My friend and I were at the mall today and I saw this idea for ruffled shorts with a matching belt...and I knew it had to be one of my next projects! So here is my version:

I bought these shorts for my daughter at the thrift store because I loved the color...but then I realized I didn't have anything to match them...so by adding some fabric with a few more colors...there are more outfit possibilities:)

1. Start by measuring the leg holes of the shorts. You will want to make your ruffle strips twice as long as that measurement and twice as wide as you want the finished ruffle to be. My leg measurement was 15" and I wanted the finished ruffle to be 1", so my strips were 30" long and 2" wide.

2. Fold the strip in half lengthwise with WRONG sides facing and sew down one side with a straight stitch. I didn't worry about turning it right side out because I knew I was going to sew the ruffle to the inside of the shorts.

3. Sew a basting stitch along the same long side as your first stitch. You can do this on your machine by setting it to a straight stitch on the longest stitch setting...do NOT back stitch. You can also do this with a needle.

4. Pull (gently) on the bobbin thread until you get the desired amount of ruffles. It's easiest to work one side to the middle and then start on the other side. I made my finished ruffle the length of the leg hole plus 1/2"...so it was 15 and 1/2 inches total. Do the same for the other ruffle strip.

5. Pin the raw edge of the ruffle to the inside of the leg starting at the inseam of the shorts. Pin it so the ruffle sticks out as far as you want.

6. Now sew a straight stitch around the leg hole. I used a contrasting thread since I didn't have any in the same color as the shorts.

This is what it should look like when turned right side out. Now follow the same pinning and sewing steps for the other ruffle strip.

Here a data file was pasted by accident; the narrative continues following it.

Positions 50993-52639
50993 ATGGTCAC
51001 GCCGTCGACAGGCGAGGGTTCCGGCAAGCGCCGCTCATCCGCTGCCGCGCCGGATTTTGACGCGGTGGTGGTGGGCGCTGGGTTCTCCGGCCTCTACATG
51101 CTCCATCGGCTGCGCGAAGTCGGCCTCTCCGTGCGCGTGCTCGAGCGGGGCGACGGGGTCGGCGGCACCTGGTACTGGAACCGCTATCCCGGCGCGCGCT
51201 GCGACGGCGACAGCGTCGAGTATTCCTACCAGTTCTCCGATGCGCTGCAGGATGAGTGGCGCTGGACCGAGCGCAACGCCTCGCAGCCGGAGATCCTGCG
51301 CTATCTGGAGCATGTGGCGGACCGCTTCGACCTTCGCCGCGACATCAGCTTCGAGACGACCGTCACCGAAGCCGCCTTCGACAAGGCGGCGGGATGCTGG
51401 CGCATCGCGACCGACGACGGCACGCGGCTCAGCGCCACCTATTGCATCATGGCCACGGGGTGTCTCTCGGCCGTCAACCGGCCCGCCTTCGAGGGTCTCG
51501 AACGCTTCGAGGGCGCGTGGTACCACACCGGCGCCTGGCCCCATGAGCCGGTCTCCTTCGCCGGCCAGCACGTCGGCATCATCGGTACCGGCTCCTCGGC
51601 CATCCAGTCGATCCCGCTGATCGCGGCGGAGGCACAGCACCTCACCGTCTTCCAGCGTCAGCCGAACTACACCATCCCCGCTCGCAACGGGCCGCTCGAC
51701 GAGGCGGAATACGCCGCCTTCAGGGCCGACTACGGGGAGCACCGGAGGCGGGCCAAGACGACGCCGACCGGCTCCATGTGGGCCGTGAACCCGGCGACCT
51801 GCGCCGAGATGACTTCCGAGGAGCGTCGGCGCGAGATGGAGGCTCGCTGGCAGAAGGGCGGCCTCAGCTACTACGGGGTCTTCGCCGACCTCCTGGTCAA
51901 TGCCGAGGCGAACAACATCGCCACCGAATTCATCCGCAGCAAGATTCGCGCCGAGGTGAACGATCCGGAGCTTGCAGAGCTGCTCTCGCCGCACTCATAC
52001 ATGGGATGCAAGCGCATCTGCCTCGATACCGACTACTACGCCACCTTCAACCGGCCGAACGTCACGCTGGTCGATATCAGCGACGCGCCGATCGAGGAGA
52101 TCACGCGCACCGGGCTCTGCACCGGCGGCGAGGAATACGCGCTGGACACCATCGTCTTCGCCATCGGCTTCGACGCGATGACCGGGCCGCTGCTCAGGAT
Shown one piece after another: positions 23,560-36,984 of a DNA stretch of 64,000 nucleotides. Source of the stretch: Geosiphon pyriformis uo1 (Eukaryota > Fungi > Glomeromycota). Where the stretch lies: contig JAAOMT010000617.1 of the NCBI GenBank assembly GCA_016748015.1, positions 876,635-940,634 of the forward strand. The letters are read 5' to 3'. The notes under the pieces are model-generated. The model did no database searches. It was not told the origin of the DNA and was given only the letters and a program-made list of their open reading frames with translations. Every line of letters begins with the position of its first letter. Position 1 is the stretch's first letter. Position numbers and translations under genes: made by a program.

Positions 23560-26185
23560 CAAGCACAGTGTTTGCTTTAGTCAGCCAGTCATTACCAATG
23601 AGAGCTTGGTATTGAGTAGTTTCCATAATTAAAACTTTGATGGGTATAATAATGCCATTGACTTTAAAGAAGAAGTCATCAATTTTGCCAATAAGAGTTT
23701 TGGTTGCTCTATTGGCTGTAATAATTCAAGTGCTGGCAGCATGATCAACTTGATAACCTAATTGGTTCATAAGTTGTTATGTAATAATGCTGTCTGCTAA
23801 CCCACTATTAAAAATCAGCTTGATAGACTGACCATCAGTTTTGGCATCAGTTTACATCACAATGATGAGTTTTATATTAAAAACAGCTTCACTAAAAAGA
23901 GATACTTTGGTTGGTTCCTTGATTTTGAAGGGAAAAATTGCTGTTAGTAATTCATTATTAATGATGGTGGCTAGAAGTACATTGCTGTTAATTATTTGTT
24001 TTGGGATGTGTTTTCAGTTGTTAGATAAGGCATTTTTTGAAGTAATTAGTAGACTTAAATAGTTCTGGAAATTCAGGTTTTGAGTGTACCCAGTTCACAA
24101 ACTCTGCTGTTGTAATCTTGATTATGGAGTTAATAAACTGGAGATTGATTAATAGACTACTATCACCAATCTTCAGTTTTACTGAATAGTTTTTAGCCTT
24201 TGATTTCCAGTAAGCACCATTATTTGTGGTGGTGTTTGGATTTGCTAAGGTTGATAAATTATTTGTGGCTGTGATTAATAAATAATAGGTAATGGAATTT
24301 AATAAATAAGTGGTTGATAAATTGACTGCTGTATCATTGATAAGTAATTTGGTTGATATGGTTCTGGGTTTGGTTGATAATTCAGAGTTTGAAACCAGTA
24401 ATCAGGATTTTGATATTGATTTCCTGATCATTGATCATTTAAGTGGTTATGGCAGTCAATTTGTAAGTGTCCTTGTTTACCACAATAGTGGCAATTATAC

Now you have two ruffles on the bottom...so we are on the make the matching belt.

I took a fabric measuring tape and tied it around the top of the shorts so I knew how long to make the strip. Add 2" to the length. Now to determine the width, I just measured the width of the belt loops and doubled it. So my original measurements were 29" long and 1" wide, so my strip for the belt was 31" x 2".

7. Fold the strip lengthwise with right sides facing and sew down the long side with a straight stitch. Turn right side out and press with an iron.

8. Fold down the end of the strip 1/2" and then another 1/2" and sew closed. Repeat for the other side of the strip. Put it through the belt loops and you are done!

(I know the pink shirt doesn't match...I couldn't find one of her white ones...so for the sake of the picture...just go with it.)


shorts: $.50

material: $.25

TOTAL: $.75

Monday, May 17, 2010

Our Headboard Is Finally Finished!

I don't know how long ago I started this headboard...maybe a month? It has seemed like forever! Surprisingly, the embroidery was the fastest and easiest part...but after I have upholstered it twice...it is finally hanging on our wall!

Here is my awesome hubby making all the measurements to hang it for me...and Miss G. running around like crazy...as usual:)

I would love to say that this style was my idea...but it wasn't. I found the inspiration and directions here. I chose a different shape for our headboard and drew the design myself...so ours is still one of a kind:)

Since this was such a long project...I didn't take any pictures, but here are the steps I took to make our DIY headboard:


piece of wood cut into desired shape.

batting (I got mine by the yard). You will want it about 6" longer all around

foam (I used an old egg crate mattress pad and glued it face down). This will be the size of your headboard.

fabric to cover headboard. Also make this 6" longer all the way around. (I used a muslin to embroider on. I am sure you can use anything with a tighter weave...I just liked the texture of it and it was cheap.)

yarn and yarn needle (I used Red Heart black)

embroidery hoop

spray glue

staple gun or hot glue gun

mirror hangers

1. Decide the size and shape you want. We have a queen bed and I wanted a rectangle shape...so I decided on 36" x 60". Make sure you can find fabric to cover the size you want too.

2. Draw out your design on the fabric if you want to embroider. I laid my fabric on top of the wood and centered it and then drew on the design so I knew how to scale it. I drew mine on with a black marker since I knew I would embroidered large stitches over it. Now embroider the design. I used a chain stitch.

3. First attach the foam to the board. I used spray glue.

4. Now lay your fabric right side down and then place the batting on top. Lay down the board with the foam on it and position it so it is lined up how you want it.